In response to the recent travel ban on seven Muslim-majority countries, a few institutions have compiled lists of literary works that have been written by refugees. In a recent Book Review of the New York Times online, Gal Beckerman offers a thought-provoking perspective:
One way to regard the refugees in the news these frenzied past few days is as potential Americans, individuals and families escaping bad situations who imagine themselves building new lives here. What these particular refugees could become in this country, and how they could contribute to our society and culture, is a question stuck in suspended animation.
Book Riot also published a list of recommended books by people from each country that was included on the travel ban. Inspired by these lists, we in Entertainment Literature and Biography decided to create a list of poets/poetry from each of the seven countries:
Ali Ahmad Said Esber, known by the pen name Adonis or Adunis, was born in the Al Qassabin village of Syria. The author of numerous collections of poetry, he has won several awards for his poetry including the Norwegian Academy for Literature and Freedom of Expression’s Bjørnson Prize, the Highest Award of the International Poem Biennial in Brussels, and the Syria-Lebanon Best Poet Award.
Fatima Mahmoud, born in Triopoli, Libya, is Libyan poet who, after working as a journalist in Libya, moved to Cyprus started a magazine focused on women's issues entitled Shahrazad Al-Jadeeda. In her poem, What Was Not Conceivable she writes:
The fence is the noose of geography
around the waist of drowsy grass.
And time... wilts.
Her poetry can be found in Poems for the Millennium, Volume 4.
The Yemeni poet, Amin al-Mashreqi, has used poetry to fight the teachings of Al Qaeda. He states, "Through my poetry I can convince people of the need for peace who would never be convinced by laws or by force." You can read more about the practice of poetry in Yemen here:
Born in Omdurman, Sudan, Al-Saddiq Al-Raddi is one of the leading contemporary African poets writing in Arabic. He is the author of the book, A Monkey at the Window: Selected Poems.
There's a saying in Iran-- there are two books in every home, the Quran and Hafez. Only one of them is read. Hafez was born around 1300 CE in Shiraz, Persia (Iran) and even today, his poetry can be found in many Iranian homes.
If you Google "Somalia poetry," you'll find Somalia referred to as a "nation of poets" more than once. Abdulkadir Hersi, also known as Yam Yam, wrote poetry that reflected his distaste for the misuse of power and public funds of the Somalian regime during the 1970s and 1980s. Check out his poem, I am Somali, and find more Somali poetry in this anthology:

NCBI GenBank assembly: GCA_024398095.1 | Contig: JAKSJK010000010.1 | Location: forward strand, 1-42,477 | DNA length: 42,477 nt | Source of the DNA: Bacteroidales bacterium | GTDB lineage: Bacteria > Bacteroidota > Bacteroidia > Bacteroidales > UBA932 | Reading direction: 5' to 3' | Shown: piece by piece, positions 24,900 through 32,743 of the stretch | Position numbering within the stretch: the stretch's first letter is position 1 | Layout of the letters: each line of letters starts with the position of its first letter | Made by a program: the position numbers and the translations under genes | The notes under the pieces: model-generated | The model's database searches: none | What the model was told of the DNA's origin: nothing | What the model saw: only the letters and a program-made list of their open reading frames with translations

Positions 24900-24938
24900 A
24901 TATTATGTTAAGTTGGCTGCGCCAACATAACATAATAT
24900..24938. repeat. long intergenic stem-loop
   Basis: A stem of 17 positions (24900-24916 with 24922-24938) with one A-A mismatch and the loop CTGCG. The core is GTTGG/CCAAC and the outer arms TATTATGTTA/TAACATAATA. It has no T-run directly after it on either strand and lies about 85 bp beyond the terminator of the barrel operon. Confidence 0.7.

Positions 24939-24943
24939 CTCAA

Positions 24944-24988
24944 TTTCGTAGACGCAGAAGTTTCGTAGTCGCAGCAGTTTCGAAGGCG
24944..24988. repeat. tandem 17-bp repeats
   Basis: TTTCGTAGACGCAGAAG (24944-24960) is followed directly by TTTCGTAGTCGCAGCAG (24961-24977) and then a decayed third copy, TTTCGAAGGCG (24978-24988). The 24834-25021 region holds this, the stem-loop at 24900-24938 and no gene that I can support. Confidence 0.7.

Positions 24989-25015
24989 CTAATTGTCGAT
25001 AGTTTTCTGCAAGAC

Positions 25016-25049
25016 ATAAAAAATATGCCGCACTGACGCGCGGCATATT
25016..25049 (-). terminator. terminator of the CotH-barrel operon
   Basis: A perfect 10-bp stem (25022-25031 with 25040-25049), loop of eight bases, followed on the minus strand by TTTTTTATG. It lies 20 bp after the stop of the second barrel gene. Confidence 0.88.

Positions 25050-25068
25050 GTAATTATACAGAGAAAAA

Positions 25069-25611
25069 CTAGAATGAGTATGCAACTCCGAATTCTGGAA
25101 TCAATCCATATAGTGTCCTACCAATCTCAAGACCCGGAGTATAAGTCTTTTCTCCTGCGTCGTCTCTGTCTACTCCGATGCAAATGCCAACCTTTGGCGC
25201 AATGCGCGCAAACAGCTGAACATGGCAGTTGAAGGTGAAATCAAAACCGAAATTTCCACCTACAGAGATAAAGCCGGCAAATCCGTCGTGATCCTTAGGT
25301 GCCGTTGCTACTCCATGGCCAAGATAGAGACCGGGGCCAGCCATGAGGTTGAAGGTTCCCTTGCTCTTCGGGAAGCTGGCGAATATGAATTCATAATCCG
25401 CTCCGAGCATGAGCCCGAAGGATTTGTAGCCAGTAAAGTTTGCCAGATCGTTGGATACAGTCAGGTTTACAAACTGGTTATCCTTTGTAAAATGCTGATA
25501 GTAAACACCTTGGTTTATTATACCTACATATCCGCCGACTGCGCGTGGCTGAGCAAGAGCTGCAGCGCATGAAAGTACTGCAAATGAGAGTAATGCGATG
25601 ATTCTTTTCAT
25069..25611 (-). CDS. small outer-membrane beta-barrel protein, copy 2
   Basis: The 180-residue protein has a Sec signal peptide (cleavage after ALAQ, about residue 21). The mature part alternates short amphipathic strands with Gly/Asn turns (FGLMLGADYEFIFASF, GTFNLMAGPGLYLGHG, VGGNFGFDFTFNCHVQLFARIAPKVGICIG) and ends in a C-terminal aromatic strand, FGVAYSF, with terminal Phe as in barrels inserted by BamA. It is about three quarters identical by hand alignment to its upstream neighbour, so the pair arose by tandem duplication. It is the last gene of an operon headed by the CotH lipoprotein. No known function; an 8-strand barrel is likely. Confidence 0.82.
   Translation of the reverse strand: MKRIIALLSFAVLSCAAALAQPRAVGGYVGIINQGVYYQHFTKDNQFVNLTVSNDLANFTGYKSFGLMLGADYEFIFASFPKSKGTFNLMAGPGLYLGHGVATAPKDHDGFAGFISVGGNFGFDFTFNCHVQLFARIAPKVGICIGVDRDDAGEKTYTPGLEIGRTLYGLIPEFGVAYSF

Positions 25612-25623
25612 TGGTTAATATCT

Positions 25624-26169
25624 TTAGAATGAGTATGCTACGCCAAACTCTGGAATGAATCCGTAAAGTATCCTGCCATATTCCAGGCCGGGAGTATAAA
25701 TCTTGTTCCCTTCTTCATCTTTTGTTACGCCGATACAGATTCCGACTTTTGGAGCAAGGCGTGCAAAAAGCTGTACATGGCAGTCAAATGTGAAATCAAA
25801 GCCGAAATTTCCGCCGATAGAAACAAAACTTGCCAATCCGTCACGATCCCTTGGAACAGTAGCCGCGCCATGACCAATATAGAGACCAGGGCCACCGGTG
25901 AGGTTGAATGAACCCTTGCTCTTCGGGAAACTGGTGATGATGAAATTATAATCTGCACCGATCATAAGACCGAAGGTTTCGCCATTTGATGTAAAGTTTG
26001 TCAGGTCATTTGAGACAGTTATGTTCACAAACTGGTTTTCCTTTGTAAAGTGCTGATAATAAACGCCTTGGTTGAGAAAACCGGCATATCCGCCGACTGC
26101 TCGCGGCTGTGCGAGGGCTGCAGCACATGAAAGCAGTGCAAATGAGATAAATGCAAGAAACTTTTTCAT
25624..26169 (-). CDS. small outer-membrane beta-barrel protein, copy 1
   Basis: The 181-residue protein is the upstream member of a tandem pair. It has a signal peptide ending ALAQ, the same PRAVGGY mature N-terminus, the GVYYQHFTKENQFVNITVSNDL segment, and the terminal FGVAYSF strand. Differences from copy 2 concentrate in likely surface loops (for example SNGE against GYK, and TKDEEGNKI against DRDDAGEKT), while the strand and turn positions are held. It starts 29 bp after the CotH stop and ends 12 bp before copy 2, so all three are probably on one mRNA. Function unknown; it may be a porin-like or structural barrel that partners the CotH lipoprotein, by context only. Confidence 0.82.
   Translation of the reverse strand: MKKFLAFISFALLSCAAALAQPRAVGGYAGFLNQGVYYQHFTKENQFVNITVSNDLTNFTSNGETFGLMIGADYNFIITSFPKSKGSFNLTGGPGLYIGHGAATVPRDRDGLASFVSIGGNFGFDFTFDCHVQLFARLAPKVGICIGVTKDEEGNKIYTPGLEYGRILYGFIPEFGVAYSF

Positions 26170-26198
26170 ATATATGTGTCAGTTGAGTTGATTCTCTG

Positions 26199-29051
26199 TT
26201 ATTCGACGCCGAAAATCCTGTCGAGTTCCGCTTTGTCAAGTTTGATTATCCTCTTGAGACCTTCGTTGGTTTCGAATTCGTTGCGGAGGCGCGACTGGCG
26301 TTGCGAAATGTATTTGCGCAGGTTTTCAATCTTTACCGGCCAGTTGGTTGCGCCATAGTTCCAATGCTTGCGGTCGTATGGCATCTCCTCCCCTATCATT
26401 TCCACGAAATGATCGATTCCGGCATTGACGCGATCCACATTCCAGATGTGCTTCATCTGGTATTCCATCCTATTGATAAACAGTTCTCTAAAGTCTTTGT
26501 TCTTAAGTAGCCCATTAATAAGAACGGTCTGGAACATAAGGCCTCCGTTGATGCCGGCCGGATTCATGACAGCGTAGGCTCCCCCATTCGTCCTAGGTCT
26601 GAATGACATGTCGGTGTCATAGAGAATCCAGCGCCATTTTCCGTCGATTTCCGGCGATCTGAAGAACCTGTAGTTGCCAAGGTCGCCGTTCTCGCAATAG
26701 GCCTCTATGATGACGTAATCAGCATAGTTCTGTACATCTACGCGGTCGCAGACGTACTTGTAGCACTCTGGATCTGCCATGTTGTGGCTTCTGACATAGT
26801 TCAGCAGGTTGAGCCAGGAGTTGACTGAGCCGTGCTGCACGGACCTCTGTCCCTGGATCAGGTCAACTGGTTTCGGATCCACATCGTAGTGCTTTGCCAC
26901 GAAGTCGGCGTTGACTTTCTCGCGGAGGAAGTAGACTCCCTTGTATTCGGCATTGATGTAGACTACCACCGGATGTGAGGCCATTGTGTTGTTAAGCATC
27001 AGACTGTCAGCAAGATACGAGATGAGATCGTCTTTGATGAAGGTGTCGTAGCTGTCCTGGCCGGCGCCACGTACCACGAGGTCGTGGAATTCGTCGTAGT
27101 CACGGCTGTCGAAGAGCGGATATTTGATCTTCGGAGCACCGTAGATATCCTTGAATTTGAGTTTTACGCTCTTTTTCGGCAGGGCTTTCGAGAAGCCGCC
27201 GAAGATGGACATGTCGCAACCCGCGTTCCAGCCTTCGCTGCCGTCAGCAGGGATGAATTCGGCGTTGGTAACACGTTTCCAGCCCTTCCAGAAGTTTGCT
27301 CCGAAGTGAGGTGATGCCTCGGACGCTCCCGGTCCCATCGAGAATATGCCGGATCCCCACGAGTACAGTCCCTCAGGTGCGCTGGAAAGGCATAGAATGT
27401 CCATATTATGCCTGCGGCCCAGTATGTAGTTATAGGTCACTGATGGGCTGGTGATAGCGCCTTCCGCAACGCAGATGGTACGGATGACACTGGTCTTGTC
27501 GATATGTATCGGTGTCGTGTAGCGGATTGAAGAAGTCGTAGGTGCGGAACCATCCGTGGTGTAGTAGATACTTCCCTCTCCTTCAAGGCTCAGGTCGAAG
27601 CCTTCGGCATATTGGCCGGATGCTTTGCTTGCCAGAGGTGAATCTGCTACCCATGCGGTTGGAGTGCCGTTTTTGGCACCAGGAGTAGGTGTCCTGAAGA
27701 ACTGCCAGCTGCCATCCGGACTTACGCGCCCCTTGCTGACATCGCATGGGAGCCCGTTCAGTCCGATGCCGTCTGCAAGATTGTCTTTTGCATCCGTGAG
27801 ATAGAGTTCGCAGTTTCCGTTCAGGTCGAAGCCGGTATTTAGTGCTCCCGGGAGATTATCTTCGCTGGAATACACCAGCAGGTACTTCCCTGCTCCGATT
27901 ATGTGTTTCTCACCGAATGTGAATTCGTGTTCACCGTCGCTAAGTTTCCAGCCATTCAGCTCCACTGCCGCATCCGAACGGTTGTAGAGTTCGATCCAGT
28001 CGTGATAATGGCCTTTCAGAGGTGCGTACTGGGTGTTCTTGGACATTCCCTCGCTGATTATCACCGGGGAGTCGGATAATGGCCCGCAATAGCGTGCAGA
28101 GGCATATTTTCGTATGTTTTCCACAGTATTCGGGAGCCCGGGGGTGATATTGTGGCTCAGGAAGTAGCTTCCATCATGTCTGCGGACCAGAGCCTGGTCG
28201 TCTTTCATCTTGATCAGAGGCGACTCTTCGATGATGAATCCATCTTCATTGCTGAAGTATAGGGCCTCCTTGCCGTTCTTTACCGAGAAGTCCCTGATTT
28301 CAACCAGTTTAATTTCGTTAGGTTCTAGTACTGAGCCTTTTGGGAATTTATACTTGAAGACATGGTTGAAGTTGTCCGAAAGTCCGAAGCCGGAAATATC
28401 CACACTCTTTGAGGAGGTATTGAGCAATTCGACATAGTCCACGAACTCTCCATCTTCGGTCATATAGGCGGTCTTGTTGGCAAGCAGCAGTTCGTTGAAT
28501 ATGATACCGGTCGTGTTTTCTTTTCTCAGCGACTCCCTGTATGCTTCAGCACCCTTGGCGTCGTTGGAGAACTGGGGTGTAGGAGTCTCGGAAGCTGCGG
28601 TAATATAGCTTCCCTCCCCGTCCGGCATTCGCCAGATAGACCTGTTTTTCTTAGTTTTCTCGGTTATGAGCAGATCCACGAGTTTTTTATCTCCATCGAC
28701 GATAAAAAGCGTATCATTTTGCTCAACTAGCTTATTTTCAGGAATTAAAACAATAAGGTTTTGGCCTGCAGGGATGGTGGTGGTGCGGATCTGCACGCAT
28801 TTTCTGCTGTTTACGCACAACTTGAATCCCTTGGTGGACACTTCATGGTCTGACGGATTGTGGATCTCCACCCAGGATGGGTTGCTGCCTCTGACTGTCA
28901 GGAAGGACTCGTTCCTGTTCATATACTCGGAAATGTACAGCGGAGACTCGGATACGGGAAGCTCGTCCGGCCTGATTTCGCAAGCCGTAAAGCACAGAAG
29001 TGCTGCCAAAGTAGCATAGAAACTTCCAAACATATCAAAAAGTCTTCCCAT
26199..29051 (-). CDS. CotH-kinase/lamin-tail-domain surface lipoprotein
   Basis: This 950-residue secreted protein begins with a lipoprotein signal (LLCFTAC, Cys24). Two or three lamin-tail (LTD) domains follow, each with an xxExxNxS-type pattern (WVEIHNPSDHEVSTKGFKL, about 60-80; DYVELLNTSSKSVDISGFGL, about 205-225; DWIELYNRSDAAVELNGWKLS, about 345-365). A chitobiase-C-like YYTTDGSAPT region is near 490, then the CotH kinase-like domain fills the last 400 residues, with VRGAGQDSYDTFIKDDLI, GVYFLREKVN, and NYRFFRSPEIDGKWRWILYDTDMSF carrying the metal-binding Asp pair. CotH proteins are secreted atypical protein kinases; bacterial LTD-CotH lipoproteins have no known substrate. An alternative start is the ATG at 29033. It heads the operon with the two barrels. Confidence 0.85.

Fadhil al-Azzawi was born in Kirkuk, Iraq. As a child one day, al-Azzawi visited the American Cultural Center in Kirkuk to borrow English language books. Initially denying him a library card because he hadn't reached the required age of 12, he asked them to test his command of the English language and passed muster. He began reading Saroyan, Frost, Faulkner, Steinbeck, and Cadwell. His interest in poetry led him to publish several books of poetry. Below is his poem, Spare Time, which can be found in the book of poetry, Fifteen Iraqi Poets.
During long, boring hours of free time
I sit and play with a globe.
I form countries without police or prisons
and throw out others that lack consumer interest.
I make roaring rivers flow through barren deserts
and form continents and oceans
that I store away for the unknown future.
I draw a new colorful map of nations:
I roll Germany into the Pacific Ocean, teeming with whales,
and I let refugees sail
pirate ships to her coasts in the fog,
dreaming of the promised garden in Bavaria.
I switch England with Afghanistan
so the young Brits can smoke hashish for free
courtesy of Her Majesty's government.
I smuggle Kuwait from its fenced and mined borders
to Comoros, the islands
of the moon in its eclipse,
keeping the oil fields in tact, of course.
I move Baghdad
into the loud drumming
I let Saudi Arabia crouch in its eternal desert
to preserve the purity of her thoroughbred camels.
I accomplish all this before
surrendering America back to the Indians
just to give history
the justice it has lacked for so long.
I know changing the world isn't easy
but it's still necessary despite everything.
Poetry can be found in the Entertainment, Literature, and Biography room at Central Library within the 800s of Dewey Decimal System. When in doubt, ask a librarian!